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Laboratory Experimentation in Self-Channelization by Turbidity Currents

Fernandes, Anjali M.1; Mohrig, David 1; Buttles, Jim 1; Peyret, Aymeric 1; Steel, Ron 1
1 Department of Geological Sciences, University of Texas at Austin, Austin, TX.

Self-channelization by turbidity currents is driven by a set of processes that remain incompletely understood. We show here the results of two experiments focused on resolving the mechanisms controlling development of erosionally based channel forms by turbidity currents. These experiments concentrate on properties of bank cohesion for laboratory-scale channels and on cohesive sediment deposition from laboratory-scale turbidity currents; important steps in the generation of self-channelizing turbidity currents.

A lack of cohesion in the substrate causes too much bank erosion and widening of proximal sections of channels, which consequently reduces the ability of turbidity currents to erode the sediment necessary to propagate channel forms down slope. Too much cohesion, on the other hand, results in minimal bed erosion and almost a complete lack of erosional channelization. The second problem is deposition of cohesive channel levees from experimental turbidity currents. Without this, depositional channel margins do not have sufficient strength to resist over-widening of proximal sections of channels.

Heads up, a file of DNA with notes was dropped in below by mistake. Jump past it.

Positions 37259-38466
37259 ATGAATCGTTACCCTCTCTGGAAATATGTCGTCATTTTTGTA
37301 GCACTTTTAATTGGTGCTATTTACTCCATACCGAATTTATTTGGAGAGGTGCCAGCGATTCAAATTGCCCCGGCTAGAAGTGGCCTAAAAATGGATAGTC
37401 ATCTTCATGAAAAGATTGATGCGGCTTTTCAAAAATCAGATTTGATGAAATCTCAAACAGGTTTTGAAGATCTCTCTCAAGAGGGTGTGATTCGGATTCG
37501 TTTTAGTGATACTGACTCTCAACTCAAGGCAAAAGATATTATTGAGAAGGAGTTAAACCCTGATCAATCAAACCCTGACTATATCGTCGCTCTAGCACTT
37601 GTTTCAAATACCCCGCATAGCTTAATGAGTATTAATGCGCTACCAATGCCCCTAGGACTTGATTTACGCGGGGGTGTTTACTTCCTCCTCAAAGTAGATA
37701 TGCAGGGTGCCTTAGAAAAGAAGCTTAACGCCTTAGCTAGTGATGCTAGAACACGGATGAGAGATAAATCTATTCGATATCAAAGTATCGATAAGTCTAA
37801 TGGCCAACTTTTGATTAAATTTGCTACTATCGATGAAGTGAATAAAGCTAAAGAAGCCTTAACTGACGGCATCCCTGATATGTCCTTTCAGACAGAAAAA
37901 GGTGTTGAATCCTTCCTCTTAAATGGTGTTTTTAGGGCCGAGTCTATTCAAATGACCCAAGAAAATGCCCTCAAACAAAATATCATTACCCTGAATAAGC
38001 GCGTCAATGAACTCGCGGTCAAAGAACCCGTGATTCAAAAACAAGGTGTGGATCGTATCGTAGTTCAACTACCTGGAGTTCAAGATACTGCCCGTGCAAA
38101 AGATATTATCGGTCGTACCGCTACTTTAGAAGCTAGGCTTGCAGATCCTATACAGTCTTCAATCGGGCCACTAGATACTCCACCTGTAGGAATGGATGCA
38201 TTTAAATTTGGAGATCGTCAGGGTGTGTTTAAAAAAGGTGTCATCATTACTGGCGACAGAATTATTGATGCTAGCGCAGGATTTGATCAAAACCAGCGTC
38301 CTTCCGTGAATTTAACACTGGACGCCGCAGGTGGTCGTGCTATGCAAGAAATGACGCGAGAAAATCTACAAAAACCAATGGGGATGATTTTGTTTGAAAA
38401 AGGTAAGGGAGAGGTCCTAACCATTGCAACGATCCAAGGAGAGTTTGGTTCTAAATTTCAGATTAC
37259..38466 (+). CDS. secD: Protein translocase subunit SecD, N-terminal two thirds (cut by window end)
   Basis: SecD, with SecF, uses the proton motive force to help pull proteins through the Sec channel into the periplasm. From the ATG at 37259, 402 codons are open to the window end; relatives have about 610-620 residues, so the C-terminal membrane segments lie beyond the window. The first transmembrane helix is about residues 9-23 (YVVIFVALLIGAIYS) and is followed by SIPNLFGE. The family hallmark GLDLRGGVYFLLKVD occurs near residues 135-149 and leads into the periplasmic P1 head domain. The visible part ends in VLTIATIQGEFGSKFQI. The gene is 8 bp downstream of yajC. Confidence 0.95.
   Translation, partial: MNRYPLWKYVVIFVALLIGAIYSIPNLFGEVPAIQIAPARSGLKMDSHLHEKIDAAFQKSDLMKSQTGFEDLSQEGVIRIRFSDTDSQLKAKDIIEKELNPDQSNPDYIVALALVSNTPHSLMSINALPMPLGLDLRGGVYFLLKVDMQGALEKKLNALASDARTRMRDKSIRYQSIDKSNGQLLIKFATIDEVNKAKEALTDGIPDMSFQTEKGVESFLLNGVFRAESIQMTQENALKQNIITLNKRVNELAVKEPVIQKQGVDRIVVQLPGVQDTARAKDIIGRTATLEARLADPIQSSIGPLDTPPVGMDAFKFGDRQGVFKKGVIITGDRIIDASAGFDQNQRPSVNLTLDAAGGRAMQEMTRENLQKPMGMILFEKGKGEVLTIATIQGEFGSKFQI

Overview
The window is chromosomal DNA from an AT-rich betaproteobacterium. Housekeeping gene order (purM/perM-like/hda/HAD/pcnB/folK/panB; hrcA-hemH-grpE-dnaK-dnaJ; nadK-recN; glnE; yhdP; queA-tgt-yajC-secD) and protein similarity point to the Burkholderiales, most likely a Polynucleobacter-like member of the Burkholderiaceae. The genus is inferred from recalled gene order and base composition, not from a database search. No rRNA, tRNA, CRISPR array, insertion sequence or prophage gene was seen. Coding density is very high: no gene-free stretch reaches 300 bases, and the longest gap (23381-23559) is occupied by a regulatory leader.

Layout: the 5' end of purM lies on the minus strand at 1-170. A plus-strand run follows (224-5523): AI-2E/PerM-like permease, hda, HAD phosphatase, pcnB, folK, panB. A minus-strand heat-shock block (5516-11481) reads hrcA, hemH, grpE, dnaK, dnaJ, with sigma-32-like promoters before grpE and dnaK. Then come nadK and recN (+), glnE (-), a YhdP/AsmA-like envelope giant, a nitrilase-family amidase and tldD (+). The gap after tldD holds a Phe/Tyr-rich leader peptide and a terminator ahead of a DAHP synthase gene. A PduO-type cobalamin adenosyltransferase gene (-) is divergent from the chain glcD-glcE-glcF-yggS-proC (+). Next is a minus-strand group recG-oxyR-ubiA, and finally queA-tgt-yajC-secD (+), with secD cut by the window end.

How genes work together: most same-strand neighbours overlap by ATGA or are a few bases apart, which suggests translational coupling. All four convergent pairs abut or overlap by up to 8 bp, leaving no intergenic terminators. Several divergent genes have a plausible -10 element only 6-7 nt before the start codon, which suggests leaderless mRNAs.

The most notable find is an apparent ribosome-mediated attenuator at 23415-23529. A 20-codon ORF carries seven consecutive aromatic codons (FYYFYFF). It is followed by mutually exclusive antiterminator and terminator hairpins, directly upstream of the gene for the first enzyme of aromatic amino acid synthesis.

The first set of experiments focused on running density currents over cohesive substrates. Evolutions of resulting erosional channel forms are captured by a collection of high resolution bathymetric maps. These maps show unsteadiness in the rate of channel elongation and widening associated with development of local irregular topography at the fronts of channels as well as on their sidewalls. The second set of experiments highlight conditions and processes associated with construction of channel levees and deepening of channels through selective depositional processes. Taken together these laboratory experiments provide insight into a wide range of processes controlling the production of submarine channel stratigraphy that will aid reconstructions of submarine channel development via interpretation of preserved deep-water deposits.


AAPG Search and Discovery Article #90090©2009 AAPG Annual Convention and Exhibition, Denver, Colorado, June 7-10, 2009